The decision of the Committee on Privileges and Ethics of Kerala Assembly to summon the State Chief Information Commissioner and State Information Commissioner to answer breach of privilege of the House raises fresh questions relating to the privileges.
The issue arose over the State Information Commission’s order issued to the State Information Officer of the Assembly V. Jayalekshmi Amma directing her to furnish a copy of the video recording and printed record of the speech of Kerala Congress (Jacob) leader T. M. Jacob in the Assembly in 2005 to an applicant under the Right to Information Act. The Information Officer supplied the applicant -- Kochi based advocate D. B. Binu, with a printed copy of the proceedings but held that the video recording was privileged material.
The charge against the Commission now is that it was encroaching upon the privileges of the House by trying to enforce the order. The Legislature Secretariat despatched the Committee’s summons to Palat
Mohandas, the Chief Information Commissioner of Kerala, and P. N. Vijayakumar, who was State Information Commissioner when the Commission decided the case, on Monday.
The Commission is a statutory body and according to Commission sources it acted only in accordance with the substantive law -- the Right to Information Act, in deciding the matter. The Act has an express provision that information whose release would constitute a breach of Parliament or Legislative Assembly Privilege should not be released to applicants. So, the issue boils down to whether the video recording is privileged information or its release would amount to breach of privilege of the House.
In the Westminster system, papers published by the House are privileged material. But it is in an altogether different context. Their publication would not attract criminal or civil liability. There is also qualified protection for reproduction of extracts by people. A corollary of this privilege was the convention that the members of the House should speak parliamentary language.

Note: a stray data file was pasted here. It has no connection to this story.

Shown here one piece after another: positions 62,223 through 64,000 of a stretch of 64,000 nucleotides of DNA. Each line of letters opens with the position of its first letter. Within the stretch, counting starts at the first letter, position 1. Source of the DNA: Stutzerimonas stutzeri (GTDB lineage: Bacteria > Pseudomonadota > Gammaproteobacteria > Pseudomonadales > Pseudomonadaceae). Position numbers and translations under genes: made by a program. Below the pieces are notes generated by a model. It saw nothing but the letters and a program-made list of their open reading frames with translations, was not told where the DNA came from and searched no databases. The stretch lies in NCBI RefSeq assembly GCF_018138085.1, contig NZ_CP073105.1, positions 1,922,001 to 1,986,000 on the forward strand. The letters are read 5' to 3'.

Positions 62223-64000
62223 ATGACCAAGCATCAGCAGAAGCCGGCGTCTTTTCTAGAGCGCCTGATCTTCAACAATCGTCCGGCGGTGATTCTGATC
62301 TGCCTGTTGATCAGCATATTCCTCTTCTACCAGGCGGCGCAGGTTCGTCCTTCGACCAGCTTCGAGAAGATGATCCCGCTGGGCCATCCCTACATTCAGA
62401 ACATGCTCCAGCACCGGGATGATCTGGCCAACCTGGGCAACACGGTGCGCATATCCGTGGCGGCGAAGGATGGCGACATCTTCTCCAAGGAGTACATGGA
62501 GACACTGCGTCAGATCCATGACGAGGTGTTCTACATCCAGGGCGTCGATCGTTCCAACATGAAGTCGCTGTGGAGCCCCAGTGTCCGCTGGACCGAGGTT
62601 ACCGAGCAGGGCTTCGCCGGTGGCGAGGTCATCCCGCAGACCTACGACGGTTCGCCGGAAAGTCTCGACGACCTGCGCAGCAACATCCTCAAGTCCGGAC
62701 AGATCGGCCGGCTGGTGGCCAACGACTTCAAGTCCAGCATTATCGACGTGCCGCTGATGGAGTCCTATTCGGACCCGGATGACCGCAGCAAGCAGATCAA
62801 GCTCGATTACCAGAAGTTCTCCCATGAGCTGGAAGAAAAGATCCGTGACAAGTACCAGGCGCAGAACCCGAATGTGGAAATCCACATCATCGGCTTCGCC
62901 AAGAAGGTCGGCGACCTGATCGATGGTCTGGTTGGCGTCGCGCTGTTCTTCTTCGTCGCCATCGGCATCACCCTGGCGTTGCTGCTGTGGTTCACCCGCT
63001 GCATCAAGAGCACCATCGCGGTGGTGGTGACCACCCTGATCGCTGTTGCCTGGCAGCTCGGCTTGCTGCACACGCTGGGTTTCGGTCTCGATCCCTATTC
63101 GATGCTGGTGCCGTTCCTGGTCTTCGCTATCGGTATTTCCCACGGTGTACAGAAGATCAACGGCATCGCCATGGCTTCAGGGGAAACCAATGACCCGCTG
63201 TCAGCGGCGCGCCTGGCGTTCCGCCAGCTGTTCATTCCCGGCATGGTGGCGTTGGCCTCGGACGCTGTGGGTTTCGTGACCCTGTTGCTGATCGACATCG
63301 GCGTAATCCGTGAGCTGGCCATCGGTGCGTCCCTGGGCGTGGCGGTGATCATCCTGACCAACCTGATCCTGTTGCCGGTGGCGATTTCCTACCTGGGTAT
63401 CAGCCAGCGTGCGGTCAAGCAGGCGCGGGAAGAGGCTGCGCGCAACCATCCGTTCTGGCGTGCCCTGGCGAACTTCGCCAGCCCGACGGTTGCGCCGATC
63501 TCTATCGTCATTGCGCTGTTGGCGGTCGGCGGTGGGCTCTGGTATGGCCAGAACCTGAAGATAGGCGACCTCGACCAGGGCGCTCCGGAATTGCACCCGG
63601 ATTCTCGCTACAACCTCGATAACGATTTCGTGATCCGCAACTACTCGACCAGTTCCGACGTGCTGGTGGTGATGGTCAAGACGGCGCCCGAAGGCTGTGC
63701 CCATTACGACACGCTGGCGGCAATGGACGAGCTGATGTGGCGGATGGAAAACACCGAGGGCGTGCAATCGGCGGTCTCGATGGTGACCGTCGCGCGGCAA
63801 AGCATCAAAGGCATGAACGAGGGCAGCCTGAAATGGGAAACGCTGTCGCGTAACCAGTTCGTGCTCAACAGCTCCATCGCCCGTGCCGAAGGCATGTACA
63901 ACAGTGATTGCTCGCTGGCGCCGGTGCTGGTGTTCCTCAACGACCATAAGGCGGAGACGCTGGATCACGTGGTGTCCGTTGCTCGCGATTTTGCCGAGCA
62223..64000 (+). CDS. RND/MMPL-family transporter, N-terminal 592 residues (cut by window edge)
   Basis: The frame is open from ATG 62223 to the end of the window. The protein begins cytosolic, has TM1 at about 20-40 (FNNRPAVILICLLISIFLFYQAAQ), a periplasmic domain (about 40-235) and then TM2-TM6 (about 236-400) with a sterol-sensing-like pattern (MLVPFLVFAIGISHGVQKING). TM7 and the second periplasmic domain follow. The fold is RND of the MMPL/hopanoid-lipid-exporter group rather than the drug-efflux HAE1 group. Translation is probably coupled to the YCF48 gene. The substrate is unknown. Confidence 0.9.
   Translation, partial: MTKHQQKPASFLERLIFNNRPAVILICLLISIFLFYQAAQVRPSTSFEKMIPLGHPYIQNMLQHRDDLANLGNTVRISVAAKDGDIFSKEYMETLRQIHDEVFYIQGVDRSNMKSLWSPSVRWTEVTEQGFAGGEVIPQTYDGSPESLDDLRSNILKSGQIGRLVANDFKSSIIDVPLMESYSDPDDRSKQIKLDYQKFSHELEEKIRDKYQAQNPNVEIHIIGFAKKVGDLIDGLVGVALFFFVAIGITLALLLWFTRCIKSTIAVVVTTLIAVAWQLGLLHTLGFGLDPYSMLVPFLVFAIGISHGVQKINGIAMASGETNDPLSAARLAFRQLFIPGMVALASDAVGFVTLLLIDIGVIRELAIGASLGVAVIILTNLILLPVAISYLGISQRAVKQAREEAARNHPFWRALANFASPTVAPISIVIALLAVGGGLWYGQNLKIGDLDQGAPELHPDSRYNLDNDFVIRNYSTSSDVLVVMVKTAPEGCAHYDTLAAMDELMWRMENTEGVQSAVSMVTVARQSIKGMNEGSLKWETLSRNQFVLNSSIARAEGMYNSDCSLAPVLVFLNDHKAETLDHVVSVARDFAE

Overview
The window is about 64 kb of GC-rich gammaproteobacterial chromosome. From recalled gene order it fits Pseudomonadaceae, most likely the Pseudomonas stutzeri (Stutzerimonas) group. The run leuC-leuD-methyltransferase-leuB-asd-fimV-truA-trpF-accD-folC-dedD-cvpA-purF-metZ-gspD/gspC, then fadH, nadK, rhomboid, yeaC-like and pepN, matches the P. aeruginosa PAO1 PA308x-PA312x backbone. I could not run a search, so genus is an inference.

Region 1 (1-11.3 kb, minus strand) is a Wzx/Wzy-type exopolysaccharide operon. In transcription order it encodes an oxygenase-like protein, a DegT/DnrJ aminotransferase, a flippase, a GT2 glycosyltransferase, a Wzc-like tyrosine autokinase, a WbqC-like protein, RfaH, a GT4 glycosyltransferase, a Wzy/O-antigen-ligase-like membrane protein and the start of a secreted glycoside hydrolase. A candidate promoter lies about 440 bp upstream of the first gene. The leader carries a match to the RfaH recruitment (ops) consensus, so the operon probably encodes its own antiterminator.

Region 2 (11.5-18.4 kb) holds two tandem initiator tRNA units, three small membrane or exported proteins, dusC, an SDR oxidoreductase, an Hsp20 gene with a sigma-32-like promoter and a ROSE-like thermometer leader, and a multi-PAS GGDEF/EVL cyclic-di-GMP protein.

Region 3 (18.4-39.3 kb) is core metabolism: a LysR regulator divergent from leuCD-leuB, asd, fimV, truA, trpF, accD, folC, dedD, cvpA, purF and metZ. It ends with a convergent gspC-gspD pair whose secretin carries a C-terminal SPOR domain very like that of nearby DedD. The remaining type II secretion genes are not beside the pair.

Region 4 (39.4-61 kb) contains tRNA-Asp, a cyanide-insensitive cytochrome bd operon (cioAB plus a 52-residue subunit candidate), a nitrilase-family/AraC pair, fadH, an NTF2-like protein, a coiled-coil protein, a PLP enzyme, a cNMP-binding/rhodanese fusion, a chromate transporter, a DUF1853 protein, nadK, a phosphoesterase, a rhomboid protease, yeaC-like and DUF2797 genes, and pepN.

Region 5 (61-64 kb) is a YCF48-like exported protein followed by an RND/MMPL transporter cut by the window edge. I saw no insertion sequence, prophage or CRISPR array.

The Kerala Assembly considers the edited version of its proceedings as the official record of the proceedings. Transcripts are edited and any portion expunged by the Speaker is removed. The members then get an opportunity to correct their speeches before it is published as the official record. According to the chairman of the Privileges Committee, the video recording is meant to be kept only temporarily. (It helps the Speaker in verifying what was actually said in the House while expunging or approving the proceedings).
The reluctance of the Assembly to release video recordings of the proceedings, and to treat it as a privilege issue, prevent public scrutiny of the extent of editing and alternations going into the official record of the proceedings. This would be against the spirit of the RTI Act. However, it may also be important to ensure that there is only fair use of the material. Westminster type privilege would extend only if extracts are used without malice.
In the case of the particular case of the speech of T. M. Jacob, Mr. Jacob was participating in the debate on a no-confidence motion against the Oommen Chandy Government and had raised allegationsagainst the government. However, the House had permitted the telecast of the proceedings live by private television channels. So, what the advocate has sought is an official record of what had been allowed to be publicised by the House. One question that would arise is whether the House should not have an official recording of the proceedings under such circumstances.
Another question is whether an open session of the House should be truly open, especially at a time when Parliamentary proceedings are being broadcast live. Apparently, no privilege of the Parliament is
being broken when the proceeding are recorded and broadcast. Legally, the proceedings are open and a matter of public record unless the House decides otherwise by rule.
In the present case, the Kerala Assembly has released the printed record to the applicant. This is, in fact, the result of the law on right to information. In the past, the Assembly has refused to provide copy of the proceedings even when questions of natural justice were involved. It sent a notice of breach of privilege over a newspaper report which the complainant (a Minister) had said differed from what was actually said in the House. However, the Legislature Secretariat refused to furnish a copy of the official record for defence.